There is a crisis at Princeton University. This Sunday, the rapper Big Sean is scheduled to perform at one of those school events where bored underclassmen gather to watch a semi-famous musician they don’t actually like that much. This bit of the college experience should be numbingly routine, but instead it’s making a bunch of people at the school lose their minds.
In early April, two Princeton students—Rebecca Basaluda and a particularly opportunistic chap named Duncan Hosie—began circulating a petition in protest of Big Sean’s performance. Here is a summary of their grievances from the petition:
USG [Undergraduate Student Government] Should stop promoting rape culture and misogyny by rescinding the offer to Big Sean to headline Lawnparties Spring ‘15. In the future, USG should strive to bring non-misogynistic acts to campus
Big Sean is one of the most openly harmless rappers in recent memory. He is not a groundbreaking artist. He is a dumb goofball who dated Ariana Grande. He’s a typical rapper in that, among other things, he raps about sex and women in terms he likely wouldn’t use in front of his mother. This misogyny is a problem, but it’s one that rap music and its fans—female ones especially—are constantly discussing and policing.
Most people who listen to rap music learn how to navigate around, and within, the misogyny and homophobia that seep into so many tracks. The people who used to want to ban rap didn’t understand it, and some 20 years later, the people who want to ban rap nowadays don’t either. Those people are Bill O’Reilly, basically, plus assorted racists who think that every single black rapper is dangerous, and apparently, hundreds of young people on the campus of Princeton University.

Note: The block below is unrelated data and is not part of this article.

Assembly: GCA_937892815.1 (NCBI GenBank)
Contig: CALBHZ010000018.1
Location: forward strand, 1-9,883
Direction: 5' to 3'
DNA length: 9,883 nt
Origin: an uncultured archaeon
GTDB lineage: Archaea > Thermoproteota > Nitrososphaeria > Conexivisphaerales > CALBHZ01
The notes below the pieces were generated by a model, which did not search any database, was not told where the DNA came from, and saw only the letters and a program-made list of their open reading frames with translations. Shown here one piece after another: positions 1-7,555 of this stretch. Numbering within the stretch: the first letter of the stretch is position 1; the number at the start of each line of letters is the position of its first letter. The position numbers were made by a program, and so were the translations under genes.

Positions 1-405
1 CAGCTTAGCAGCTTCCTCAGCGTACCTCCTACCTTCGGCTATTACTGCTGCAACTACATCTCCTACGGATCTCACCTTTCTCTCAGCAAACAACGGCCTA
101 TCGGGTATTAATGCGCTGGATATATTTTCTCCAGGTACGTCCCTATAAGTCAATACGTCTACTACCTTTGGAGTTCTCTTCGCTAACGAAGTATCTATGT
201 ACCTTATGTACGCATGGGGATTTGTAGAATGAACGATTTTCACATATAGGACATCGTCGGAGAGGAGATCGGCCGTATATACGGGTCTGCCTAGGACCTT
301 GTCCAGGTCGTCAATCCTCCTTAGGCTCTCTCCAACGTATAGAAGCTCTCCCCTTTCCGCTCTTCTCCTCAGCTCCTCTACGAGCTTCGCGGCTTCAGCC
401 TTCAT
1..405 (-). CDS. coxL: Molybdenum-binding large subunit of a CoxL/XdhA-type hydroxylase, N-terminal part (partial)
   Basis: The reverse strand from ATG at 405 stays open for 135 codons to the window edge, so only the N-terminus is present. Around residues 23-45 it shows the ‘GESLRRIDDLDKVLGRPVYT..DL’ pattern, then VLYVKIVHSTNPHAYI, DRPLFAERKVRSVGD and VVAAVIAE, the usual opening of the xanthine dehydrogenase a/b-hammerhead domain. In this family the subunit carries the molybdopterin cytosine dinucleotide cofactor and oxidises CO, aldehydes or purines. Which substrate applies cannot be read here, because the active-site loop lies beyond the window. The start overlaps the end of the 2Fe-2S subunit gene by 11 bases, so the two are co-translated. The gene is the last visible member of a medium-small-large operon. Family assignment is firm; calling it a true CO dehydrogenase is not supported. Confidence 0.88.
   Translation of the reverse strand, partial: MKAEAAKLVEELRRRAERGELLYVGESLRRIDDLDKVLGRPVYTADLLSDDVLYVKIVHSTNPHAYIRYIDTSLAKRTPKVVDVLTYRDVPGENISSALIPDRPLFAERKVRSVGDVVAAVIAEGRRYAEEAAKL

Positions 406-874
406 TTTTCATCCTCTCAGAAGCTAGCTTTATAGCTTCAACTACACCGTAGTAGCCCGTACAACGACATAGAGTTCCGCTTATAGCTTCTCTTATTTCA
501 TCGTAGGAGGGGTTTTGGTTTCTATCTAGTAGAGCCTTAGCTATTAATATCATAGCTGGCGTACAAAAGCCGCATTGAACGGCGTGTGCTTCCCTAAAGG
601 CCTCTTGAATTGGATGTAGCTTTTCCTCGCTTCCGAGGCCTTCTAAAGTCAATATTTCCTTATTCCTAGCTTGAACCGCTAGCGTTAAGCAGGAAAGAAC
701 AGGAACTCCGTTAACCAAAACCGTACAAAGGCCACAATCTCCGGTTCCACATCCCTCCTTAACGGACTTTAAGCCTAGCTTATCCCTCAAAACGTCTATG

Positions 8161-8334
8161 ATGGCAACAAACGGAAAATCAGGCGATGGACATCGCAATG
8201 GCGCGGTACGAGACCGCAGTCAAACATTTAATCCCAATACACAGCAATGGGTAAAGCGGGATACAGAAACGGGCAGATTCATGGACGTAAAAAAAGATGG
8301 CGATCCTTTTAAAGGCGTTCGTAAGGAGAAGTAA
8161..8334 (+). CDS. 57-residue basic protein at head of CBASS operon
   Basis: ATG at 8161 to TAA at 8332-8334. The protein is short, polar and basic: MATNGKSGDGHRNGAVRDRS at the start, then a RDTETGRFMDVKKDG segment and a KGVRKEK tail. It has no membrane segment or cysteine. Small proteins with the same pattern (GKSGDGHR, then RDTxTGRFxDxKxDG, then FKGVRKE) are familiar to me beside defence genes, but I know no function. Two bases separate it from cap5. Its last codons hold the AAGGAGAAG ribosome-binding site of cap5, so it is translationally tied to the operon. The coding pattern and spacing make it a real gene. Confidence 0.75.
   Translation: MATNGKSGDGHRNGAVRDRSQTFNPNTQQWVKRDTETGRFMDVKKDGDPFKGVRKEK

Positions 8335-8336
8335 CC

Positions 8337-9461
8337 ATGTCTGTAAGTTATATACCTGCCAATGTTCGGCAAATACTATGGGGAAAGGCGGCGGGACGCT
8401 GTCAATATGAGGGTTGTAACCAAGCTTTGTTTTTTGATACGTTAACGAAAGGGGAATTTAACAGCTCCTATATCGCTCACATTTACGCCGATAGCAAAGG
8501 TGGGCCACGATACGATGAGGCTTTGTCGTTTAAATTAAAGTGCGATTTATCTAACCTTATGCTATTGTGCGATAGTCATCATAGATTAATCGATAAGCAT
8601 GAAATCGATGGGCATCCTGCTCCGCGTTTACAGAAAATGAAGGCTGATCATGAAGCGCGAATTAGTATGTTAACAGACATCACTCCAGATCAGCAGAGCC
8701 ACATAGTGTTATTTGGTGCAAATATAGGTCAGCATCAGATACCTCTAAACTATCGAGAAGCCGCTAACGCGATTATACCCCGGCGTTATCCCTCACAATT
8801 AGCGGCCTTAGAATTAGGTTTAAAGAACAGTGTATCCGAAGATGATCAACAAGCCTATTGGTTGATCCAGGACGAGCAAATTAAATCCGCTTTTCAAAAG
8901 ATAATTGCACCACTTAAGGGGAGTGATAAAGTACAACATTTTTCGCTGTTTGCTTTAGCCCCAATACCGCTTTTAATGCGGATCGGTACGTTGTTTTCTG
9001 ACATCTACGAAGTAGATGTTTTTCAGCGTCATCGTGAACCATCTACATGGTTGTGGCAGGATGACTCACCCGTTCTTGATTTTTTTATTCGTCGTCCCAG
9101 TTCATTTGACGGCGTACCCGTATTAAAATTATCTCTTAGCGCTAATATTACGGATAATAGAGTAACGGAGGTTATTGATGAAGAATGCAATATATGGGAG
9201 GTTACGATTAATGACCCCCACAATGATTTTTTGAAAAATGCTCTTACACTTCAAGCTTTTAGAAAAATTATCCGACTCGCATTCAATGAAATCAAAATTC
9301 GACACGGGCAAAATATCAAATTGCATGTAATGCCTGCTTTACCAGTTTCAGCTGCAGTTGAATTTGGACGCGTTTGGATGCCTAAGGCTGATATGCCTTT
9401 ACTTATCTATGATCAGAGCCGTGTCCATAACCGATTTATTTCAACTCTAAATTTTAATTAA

It’s a bit distressing that our most active and ambitious young people (Hosie, one of the lead organizers against Big Sean’s performance, has appeared on MSNBC and blogs for Huffington Post) think that they can—and, worse, should—just protest away every little thing they dislike. That sounds like a terrible, suffocating and unsustainable future—especially if it’s a future built on fallacies like the one Hosie told The New York Times:
“His language provides the ideological basis for gender-based violence against women,” said Duncan Hosie, 21, a junior from Belvedere, Calif., who created the petition with Ms. Basaldua.
In justifying an attempt to disinvite a rapper from performing at his school, Hosie has, under the guise of progressivism, aligned himself ideologically with people who think video games and death metal cause school shootings. It’s a very anti-intellectual stance, but hey, it’s Princeton.
Hosie, Basaluda and those who have signed their petition aren’t the only people at Princeton flying off the handle over Big Sean. The night before the Big Sean petition was started, a group of white Princeton swimmers and divers performed at a school dance competition under the name “Urban Congo.” As Urban Congo, which was recognized last year by the school as an official organization, the men dressed up in crude loincloths, painted their bodies and faces, and banged arrhythmically on buckets.
Here is one of their performances:
A bunch of waspy schmucks mocking some vague notion of African people is something worth calling out, and plenty of people did, to the point that the group quickly disbanded. This is fine—there’s no harm to free speech in telling white airheads reveling in quasi-blackface to go away. But the ensuing fallout was equally as absurd as the Big Sean petition it predated.